The moral of the story is that if you can establish credibility and get agents in the economy to believe that you are going to bring down inflation, you can do it with much less pain in terms of unemployment and output growth. This is part of the reason why a stated central bank target can be a good idea – it lends some credibility to the fact you are working your monetary policy towards a target. But if you keep missing the target, then that credibility will disappear.

Categories: Macro, Monetary Policy

Disinflating the economy 1 – a model of disinflation

July 21, 2011 Leave a comment

We can see how disinflation would work in practice by using a fantasy economy. This is a little model economy using the Phillips Curve and Okun’s Law equations, to see how you can disinflate an economy through tighter monetary policy (reducing the rate of nominal money growth). We are using the principle here that \pi_t = g_{mt} - g_{yt}.

This economy has the following properties:

Normal output growth rate is 2.5%: \bar {g_y} =0.025.
Natural rate of unemployment is 5%: u_n = 0.05.
Okun’s Law parameter is 0.4 so u_t - u_{t-1} = -0.4(g_{yt}-0.025).
Phillips Curve parameter is 0.75 so \pi_t - \pi_{t-1} = -0.75(u_t - 0.05).

Lets say we start off in Year 0 with a medium run equilibrium, with nominal money growth at 7%. Inflation equals nominal money growth minus the growth rate of output so Year 0 inflation is 0.07 – 0.025 = 0.045, we are starting off with inflation at 4.5%.

Suppose the target is to bring inflation down to 2.5%, so the central bank will want to tighten monetary policy. Suppose they decide in Year 1, to reduce nominal money growth down to 4.4%.

You can combine the equation that links nominal money growth, output growth and inflation: g_{yt}=g_{mt}-\pi_t with Okun’s Law u_t - u_{t-1} = -\beta (g_{yt} - \bar{g_y}) to get u_t - u_{t-1} = -\beta (g_{mt}-\pi_t - \bar{g_y}).

We could substitute our values here to get: u_t - 0.05 = -0.4 (0.044-\pi_t - 0.025) \Rightarrow u_t = 0.0424 + 0.4\pi_t.

Now we have got a value for u_t we can sub this into the Phillips Curve to get: \pi_t - 0.045 = -0.75(0.0424 + 0.4\pi_t - 0.05) so \pi_t = 0.045 -0.75(0.0076 + 0.4\pi_t) \Rightarrow 1.3\pi_t = 0.0507 \Rightarrow \pi_t = 0.039. So we have found inflation in Year 1 to be 3.9%.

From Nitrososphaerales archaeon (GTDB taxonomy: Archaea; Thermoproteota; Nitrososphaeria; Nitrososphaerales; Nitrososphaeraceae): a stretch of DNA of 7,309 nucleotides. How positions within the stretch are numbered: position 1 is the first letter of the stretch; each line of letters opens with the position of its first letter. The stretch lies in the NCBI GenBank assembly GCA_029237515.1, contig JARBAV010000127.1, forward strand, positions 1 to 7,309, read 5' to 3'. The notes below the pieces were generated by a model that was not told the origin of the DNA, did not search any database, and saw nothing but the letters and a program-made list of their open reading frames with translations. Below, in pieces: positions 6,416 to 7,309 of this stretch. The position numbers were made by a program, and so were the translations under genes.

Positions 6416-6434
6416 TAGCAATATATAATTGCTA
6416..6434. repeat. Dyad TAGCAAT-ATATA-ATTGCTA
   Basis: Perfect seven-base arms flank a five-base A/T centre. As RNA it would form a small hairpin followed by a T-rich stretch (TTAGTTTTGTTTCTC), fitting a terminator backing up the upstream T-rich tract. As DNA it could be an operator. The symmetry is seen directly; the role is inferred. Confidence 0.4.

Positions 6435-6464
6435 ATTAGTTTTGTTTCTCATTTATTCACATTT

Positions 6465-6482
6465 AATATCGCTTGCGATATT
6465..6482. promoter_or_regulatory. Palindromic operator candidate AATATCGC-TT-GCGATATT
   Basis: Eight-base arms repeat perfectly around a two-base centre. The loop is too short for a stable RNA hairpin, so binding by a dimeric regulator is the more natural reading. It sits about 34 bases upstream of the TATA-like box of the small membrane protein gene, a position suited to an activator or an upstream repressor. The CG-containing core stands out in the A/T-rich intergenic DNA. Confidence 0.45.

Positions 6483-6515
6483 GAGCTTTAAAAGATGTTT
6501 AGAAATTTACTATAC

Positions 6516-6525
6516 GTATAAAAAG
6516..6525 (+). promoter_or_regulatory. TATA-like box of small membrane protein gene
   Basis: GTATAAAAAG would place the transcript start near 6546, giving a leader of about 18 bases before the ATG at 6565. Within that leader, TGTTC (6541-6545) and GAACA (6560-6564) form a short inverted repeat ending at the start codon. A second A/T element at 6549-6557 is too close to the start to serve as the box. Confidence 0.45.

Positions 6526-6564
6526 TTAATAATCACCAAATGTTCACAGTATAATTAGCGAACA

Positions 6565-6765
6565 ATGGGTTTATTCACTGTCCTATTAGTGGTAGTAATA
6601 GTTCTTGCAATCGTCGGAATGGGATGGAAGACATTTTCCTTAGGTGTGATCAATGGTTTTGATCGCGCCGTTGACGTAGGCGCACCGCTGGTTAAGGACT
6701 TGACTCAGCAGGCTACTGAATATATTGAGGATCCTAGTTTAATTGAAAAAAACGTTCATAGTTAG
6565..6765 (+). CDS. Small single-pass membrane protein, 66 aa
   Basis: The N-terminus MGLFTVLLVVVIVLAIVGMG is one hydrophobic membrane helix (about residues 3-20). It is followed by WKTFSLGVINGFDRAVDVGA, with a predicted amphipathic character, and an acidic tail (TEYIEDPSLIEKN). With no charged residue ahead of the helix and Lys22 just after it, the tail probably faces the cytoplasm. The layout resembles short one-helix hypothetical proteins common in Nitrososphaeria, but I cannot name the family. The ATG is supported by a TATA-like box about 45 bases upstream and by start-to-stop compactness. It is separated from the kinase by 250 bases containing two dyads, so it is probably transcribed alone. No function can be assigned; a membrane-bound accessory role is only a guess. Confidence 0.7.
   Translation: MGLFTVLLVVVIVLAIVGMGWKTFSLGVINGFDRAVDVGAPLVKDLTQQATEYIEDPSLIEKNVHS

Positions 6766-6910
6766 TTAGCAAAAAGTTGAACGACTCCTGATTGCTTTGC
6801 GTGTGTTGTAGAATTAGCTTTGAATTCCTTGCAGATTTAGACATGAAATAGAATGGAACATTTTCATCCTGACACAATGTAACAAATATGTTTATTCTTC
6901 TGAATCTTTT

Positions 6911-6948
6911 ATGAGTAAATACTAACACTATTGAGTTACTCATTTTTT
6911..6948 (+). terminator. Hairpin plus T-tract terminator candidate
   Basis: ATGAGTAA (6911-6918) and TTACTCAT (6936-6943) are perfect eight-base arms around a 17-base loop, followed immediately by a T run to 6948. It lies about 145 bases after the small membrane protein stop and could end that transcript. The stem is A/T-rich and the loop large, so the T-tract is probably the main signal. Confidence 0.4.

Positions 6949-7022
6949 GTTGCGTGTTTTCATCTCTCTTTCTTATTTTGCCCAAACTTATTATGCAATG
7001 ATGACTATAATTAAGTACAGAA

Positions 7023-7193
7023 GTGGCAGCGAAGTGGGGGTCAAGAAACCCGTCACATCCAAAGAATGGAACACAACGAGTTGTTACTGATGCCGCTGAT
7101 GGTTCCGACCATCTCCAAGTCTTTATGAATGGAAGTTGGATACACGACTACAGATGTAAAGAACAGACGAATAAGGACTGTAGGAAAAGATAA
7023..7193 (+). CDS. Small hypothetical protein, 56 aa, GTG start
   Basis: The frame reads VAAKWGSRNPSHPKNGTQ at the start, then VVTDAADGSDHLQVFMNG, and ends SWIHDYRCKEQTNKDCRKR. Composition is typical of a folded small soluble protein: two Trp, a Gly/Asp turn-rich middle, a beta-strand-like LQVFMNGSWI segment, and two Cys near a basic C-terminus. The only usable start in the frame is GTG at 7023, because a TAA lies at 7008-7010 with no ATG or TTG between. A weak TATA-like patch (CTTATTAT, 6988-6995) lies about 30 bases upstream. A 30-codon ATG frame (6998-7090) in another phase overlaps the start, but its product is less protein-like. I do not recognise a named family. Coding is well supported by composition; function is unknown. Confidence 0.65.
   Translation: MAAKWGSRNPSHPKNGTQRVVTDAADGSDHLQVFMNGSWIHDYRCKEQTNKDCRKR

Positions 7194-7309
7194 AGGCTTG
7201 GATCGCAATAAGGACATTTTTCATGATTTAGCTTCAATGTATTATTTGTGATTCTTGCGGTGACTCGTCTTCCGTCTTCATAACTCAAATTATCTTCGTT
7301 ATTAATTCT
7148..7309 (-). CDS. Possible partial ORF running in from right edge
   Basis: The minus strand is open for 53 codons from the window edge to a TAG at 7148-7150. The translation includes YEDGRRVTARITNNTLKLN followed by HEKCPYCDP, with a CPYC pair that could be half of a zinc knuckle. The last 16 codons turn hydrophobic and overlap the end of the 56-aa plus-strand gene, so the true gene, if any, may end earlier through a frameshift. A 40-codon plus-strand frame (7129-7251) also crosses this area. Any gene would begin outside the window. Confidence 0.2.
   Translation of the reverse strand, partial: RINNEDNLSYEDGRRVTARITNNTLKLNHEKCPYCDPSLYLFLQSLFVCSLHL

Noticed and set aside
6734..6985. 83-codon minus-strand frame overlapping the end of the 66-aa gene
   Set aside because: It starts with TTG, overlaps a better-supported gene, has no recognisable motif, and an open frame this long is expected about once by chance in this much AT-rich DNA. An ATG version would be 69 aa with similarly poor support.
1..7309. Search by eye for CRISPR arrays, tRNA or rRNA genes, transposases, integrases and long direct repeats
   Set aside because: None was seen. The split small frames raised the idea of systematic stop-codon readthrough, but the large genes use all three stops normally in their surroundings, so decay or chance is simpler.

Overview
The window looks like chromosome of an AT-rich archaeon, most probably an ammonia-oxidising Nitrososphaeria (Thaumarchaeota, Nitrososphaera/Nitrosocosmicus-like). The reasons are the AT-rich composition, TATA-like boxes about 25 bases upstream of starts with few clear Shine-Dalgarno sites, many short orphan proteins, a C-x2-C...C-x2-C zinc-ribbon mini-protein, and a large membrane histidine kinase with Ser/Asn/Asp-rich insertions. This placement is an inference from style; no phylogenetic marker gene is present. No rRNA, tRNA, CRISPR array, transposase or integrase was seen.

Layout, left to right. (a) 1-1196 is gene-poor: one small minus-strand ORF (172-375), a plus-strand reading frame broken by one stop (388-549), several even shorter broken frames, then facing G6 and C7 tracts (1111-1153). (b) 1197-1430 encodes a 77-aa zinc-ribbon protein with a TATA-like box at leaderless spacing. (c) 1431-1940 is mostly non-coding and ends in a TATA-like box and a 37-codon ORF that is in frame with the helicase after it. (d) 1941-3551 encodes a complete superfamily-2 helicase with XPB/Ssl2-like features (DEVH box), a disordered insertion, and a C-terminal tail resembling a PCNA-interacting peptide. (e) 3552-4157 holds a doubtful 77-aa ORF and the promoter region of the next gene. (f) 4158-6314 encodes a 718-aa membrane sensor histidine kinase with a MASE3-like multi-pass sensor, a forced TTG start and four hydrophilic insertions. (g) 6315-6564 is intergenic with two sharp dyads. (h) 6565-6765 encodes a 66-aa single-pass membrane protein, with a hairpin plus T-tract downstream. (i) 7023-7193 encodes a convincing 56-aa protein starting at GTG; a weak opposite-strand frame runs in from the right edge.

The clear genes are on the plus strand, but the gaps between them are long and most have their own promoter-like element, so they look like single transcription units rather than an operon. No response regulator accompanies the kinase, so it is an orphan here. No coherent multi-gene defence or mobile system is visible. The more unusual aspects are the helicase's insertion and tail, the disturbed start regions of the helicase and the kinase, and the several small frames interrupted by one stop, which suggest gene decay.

We can sub this value back into the Okun’s Law expression: u_t = 0.0424 + 0.4(0.039) \Rightarrow u_t = 0.058. So we have found unemployment in Year 1 to be 5.8%.

We can also sub the value for inflation into the expression \pi_t = g_{mt} - g_{yt} to get 0.039 = 0.044 - g_{yt} \Rightarrow g_{yt} = 0.005 so output growth is 0.5%.

So lets take stock of what has happened as a result of the central bank’s tightening of monetary policy by reducing nominal money growth to 4.4%. The reduction in money growth has reduced output growth from the normal rate of 2.5% down to 0.5% (the mechanism by which it will have done this will be through the reduction in money growth raising interest rates and reducing investment, it is like a monetary contraction in the ISLM model). The reduction in output growth below the normal rate of output growth has raised unemployment to 5.8% and this has tightened conditions in the labour market so that it has pushed downward pressure on inflation down to 3.9%. Inflation has come down at the cost of some more unemployment, but we are still a way off the target of 2.5%.

Let us suppose in Year 2 the bank chooses a nominal money growth level of 5.15%. I won’t bother going through all the calculations here, I will just show the results. This level of nominal money growth now pushes output growth back up to 2%, but this is still below the normal growth rate of output, so unemployment rises to 6%. This continues to put downward pressure on inflation to bring it down to 3.15%. Remember that any time the unemployment rate is above the natural rate of unemployment, it applies downward pressure to inflation.

In Year 3 suppose the bank chooses a nominal money growth target of 5.35%. Now output growth is allowed to rise to 2.85%, and unemployment rate falls back a little to 5.86%. But as unemployment is still above the natural rate, inflation continues to fall, down to 2.5%. Now the central bank has achieved its target rate of inflation.